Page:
How many times has your teen started to research a term paper at the eleventh hour? Literally: at 11 o’clock on the night before the paper is due? (Truth be told, how many times did you do that in high school or college?) But writing is difficult enough without adding time anxiety and fatigue to the mix.
Though your teen will need to learn time management on his own, you can start him down that road and help him to become a more efficient writer. Here’s how:
- As soon as he’s told the date a paper will be due, have him enter the deadline in his planner. Then have him block off scheduled times for research and stick to them.
- The Internet is an amazing resource, but your teen still should know her way around a library, and know how to mine books, magazines, and newspapers for appropriate information. If she can connect with someone who’s an expert in the field she’s researching and schedule an interview by phone, Skype, email, or in person, so much the better.
- Be sure your student keeps all his research materials organized and in one place. The old system of jotting references on 3×5 cards, one citation (with attribution) to a card, is still a good way to go. If a computer database is easier, that’s another option.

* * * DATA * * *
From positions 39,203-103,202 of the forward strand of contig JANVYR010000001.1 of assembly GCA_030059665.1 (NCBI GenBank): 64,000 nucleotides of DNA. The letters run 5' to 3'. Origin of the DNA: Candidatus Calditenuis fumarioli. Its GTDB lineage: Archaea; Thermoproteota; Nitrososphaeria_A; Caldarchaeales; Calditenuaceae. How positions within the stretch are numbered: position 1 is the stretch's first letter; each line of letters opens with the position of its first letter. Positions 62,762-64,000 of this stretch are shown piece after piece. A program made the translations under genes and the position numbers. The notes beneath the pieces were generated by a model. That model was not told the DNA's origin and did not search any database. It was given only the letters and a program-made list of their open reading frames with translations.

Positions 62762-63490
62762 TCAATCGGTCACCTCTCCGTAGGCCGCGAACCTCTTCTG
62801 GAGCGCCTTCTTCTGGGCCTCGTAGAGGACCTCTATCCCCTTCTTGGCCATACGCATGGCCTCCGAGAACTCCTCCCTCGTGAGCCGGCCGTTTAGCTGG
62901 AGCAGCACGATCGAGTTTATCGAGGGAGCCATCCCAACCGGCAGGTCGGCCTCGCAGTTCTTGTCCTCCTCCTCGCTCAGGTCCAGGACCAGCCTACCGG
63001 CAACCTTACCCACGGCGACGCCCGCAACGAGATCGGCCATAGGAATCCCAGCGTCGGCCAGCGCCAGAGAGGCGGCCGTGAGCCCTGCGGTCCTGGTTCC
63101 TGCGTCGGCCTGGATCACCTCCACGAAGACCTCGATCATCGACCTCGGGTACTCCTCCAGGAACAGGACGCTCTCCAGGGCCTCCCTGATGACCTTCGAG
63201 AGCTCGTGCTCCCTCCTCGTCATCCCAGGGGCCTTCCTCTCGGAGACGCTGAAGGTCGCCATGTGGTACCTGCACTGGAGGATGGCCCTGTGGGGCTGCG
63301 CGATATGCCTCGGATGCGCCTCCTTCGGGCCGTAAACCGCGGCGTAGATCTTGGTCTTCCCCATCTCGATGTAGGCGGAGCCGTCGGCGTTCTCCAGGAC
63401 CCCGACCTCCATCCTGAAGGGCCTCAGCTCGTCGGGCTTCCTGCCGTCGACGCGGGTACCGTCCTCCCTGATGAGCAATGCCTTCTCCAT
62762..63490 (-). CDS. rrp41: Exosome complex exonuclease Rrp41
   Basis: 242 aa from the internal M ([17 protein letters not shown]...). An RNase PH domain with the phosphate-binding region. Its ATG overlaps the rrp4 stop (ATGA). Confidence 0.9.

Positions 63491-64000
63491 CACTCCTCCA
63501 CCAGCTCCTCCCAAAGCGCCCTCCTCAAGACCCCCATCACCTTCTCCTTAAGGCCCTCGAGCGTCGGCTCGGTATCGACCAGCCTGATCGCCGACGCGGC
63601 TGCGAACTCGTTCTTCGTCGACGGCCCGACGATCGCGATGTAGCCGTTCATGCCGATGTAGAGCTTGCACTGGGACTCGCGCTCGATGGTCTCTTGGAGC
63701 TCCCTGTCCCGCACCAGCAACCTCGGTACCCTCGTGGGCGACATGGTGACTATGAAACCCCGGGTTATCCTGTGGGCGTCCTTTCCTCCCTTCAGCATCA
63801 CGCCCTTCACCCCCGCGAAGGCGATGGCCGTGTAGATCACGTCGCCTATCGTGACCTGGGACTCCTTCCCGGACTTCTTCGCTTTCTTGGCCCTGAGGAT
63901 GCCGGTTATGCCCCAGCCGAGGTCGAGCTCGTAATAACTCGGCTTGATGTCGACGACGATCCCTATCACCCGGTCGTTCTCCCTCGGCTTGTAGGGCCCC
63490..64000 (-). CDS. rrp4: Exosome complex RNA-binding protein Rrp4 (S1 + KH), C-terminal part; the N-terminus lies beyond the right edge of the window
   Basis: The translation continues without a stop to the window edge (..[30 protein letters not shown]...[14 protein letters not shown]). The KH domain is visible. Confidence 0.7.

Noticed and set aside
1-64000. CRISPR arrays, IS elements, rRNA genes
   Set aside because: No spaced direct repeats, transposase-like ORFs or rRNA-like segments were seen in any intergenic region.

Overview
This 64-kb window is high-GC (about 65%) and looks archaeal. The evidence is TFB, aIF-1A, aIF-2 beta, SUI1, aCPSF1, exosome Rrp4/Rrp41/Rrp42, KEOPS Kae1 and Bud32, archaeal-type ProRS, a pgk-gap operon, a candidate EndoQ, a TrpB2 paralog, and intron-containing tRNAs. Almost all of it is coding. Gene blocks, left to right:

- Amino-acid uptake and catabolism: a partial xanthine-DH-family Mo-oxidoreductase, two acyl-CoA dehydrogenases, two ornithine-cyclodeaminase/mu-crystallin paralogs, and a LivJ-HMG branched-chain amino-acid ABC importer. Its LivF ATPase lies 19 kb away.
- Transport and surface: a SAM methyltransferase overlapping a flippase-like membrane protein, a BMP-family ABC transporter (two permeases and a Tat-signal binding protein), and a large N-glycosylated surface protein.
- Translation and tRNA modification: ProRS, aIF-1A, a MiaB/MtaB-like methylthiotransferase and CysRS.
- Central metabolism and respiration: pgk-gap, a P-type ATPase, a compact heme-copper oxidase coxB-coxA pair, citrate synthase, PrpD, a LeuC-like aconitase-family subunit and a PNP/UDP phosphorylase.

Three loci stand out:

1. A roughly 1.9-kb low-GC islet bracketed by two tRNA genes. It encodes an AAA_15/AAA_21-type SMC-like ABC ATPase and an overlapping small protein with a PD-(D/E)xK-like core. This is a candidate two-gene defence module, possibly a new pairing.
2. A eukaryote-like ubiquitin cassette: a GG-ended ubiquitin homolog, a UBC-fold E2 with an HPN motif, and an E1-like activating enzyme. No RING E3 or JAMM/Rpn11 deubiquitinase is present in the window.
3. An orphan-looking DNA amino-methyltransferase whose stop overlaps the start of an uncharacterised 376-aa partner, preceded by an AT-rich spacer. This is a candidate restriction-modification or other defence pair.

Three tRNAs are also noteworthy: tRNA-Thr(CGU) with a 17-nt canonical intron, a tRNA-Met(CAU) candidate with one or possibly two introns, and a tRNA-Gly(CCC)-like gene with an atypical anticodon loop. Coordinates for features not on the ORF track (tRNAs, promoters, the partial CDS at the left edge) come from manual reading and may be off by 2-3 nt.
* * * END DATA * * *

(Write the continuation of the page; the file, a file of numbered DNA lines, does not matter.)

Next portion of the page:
There’s a Draft in Here
Once his research is complete, encourage your teen to draft an outline for the paper. It will help him to organize the material, structure his thoughts, and concentrate on the important points.
When the draft is finished, he can begin writing. And rewriting. And probably rewriting again, because it’s the continual polishing of prose that makes it shine.
Furthermore, refining the text and changing the wording from the original sources lessens the possibility that your teen will open himself up to charges of plagiarism. Search engines enable teachers and professors to type in phrases to see whether they appear in previously published material.
Ask if you or another adult can read the paper to ensure that the sentences make sense, and the spelling, grammar, and punctuation are correct. Remember that good writing is conversational and concise; $50 words and rambling sentences do no one any good.
Finally, if the term paper is to be handed in on actual paper (rather than a disk), don’t let your teen eat or drink anything while assembling the finished product. He won’t get extra credit for that smudge of peanut butter on the bibliography.
Carol Lippert Gray is the editor of Raising Teens, a New Jersey Family publication.